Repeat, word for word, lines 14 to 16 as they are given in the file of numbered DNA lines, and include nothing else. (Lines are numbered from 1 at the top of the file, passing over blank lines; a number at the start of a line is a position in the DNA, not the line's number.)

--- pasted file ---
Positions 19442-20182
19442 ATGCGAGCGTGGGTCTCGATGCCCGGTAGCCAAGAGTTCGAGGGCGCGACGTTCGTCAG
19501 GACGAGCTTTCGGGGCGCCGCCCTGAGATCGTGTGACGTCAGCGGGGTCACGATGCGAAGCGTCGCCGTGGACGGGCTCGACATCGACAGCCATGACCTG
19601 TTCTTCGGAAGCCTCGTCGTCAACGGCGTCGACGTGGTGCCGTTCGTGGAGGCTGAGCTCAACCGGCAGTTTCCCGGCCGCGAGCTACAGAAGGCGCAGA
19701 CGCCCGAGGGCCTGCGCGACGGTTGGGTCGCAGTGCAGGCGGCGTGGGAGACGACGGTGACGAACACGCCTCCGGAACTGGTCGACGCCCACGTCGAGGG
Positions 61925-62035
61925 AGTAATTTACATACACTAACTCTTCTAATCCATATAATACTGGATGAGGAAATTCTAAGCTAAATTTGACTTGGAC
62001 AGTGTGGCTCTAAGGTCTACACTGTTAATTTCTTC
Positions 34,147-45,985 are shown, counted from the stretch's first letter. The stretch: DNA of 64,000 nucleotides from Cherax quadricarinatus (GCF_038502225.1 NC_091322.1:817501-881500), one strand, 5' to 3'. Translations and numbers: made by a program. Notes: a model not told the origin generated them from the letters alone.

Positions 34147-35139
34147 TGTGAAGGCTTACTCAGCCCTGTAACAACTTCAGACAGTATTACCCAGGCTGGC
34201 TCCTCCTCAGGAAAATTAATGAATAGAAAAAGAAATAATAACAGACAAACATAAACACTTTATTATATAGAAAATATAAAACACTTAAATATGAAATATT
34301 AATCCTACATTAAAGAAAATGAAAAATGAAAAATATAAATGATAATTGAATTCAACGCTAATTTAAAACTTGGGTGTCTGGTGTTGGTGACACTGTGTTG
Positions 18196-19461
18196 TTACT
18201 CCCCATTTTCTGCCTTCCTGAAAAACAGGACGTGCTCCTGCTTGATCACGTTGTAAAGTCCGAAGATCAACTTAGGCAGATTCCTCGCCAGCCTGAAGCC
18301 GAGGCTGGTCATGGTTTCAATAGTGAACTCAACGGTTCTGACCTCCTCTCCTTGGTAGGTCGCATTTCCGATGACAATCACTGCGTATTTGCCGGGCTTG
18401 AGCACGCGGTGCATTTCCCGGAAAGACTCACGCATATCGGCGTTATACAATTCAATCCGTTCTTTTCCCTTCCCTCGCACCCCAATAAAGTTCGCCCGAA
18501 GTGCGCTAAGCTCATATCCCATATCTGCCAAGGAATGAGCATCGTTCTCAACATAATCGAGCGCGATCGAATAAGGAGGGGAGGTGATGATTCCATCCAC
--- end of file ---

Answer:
Positions 18196-19461
18196 TTACT
18201 CCCCATTTTCTGCCTTCCTGAAAAACAGGACGTGCTCCTGCTTGATCACGTTGTAAAGTCCGAAGATCAACTTAGGCAGATTCCTCGCCAGCCTGAAGCC